Any suggestions for beginner coding in C# with Grasshopper-Rhino?



For a seasoned beginner such as myself who has done a few crash courses in C# and done quite a bit in Unity3d but am still unsure of my abilities to write code from scratch, especially with the RhinoCommon SDK, how might you suggest getting started with C# scripting with Grasshopper-Rhino? I am using the Mac Rhino Grasshopper WIP, which has a very limited C# IDE with no folding nor IntelliSense following the dot operator; beggars can’t be choosers though!

I went through this tutorial series and it makes sense; I’d like to start playing around with my own scripts and I suppose the best way to do that is to just muck around using the RhinoCommon SDK documentation?

I imagine a good place to start is to just script basic workflows that I would otherwise do using the existing Rhino UI –
e.g. make a circle and then extrude it. Just a thought, but I appreciate whatever guidance you might have.

(Luis Fraguada) #2

@jarombra Glad to hear you are on your way to developing with c# and RhinoCommon!

Yeah, this is a pain point that will be resolved eventually. @dan and @Alain might have some ideas of when a more useful c# component might be available in Grasshopper for mac.

In the mean time, you can check out our developer resources, which explain how to get started creating your own plugins with Visual Studio for Mac.

You could perhaps create a simple plugin with the rhino add-in for visual studio for mac (one of the steps in the developer docs for mac), and try out code there with all the nice features like intellisense, etc.


VS17 and the templates for GH. Its the way to go.


VS17 is the way to go for sure and what I intend to do, but any reason why you’d suggest making plugins (new components) for GH rather than just a .rhp for Rhino proper? I like the idea of adding a new command to Rhino =)


(Dale Fugier) #5

Hi @jarombra,

There is no reason why you shouldn’t start by writing a plug-in. Adding new commands can be quick, easy, and a great way to learn more about programming in Rhino.

There may become a point where you want to access some of your fanciness in Grasshopper. The skills you acquire writing a plug-in will be beneficial if or when you choose to write an Grasshopper add-on.

– Dale


Thanks @dale I appreciate the enthusiasm and support! For now I intend on keeping it within Rhino proper and perhaps moving into GH later as you suggested. Looking forward to it! I’m working through the “my first plugin” guide as we speak. Rhino has fantastic developer documentation.


We made workshop for that.

In my website you can find tutorials and example files:

(Dale Fugier) #9

@jody, if we haven’t blogged about the C# for Grasshopper class (see link above), can we?

– Dale


@dale & @fraguada Alright, well, following the Your First Plugin (Mac) tutorial successfully, I have to say this is quite fun. But here’s a dumb question coming from someone who has only ever used VS in a Unity C# script writing context: how do I now build/export My First Plugin (Mac) as a *.rhp that can be installed into the Rhino Plugin Manager? Not that I want to do this, but presuming I will someday make actually useful plugins of my own, it would be good to know! =)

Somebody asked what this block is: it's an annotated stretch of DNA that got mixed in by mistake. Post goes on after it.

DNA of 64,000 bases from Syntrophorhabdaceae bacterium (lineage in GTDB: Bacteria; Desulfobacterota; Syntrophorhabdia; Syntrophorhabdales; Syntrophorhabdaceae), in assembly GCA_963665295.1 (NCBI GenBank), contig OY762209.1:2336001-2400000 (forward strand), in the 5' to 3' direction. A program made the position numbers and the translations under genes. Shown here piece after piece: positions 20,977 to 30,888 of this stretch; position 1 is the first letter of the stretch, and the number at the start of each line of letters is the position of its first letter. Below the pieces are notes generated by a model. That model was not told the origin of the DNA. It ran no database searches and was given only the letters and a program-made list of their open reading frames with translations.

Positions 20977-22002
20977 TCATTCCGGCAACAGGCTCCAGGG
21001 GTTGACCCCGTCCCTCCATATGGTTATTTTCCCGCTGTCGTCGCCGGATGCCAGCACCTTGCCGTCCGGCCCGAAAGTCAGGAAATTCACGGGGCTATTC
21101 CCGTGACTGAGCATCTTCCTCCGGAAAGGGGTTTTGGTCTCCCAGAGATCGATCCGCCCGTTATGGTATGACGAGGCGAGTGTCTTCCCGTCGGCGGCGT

Also, a bit of a higher-level question: can one develop plugins for Rhino Mac in the method laid out in the tutorial without worrying about cross-platform compatibility, as the “clone project files method” will always be doable later? Goes without saying, I have little experience with solution architecture and am hoping that I can simply develop plugins for Mac and if need be clone them to Windows later without too much forethought.

(Luis Fraguada) #11

There’s a guide for that!

Also glad you are thinking about that! In theory, anything in your plugin that uses RhinoCommon should be cross platform. There are a few things that have not made it over to Mac, but that list shrinks each day. I’ve only run into it in cases that deal with mesh modifiers like Shut Lining, Edge Softening, etc. The biggest issue will be UI. If you only use command line options, you will have no issues. If you have any sort of graphical ui, this is where you need to do some planning. For Rhino 6 this should be easier due to the use of Eto, a cross platform .net UI library that targets the native UI components of the system.


Ah of course, hiding in plain sight! Thanks @fraguada. And yeah, for the foreseable future I plan on keeping my plugins command line only, so it sounds like I’m good to go with this workflow. Thanks again for your help!


I have many instances where the code to make an adequate user interface that is more functional than pure command line is simply too complicated, in these few cases i write to a grasshopper component and slap it into the properties panel for grasshopper in rhino. thsi accounts for about 30% of my tools for my team, usually the designers who need a more “organic” way to draw, rather than a pure technical numbers method…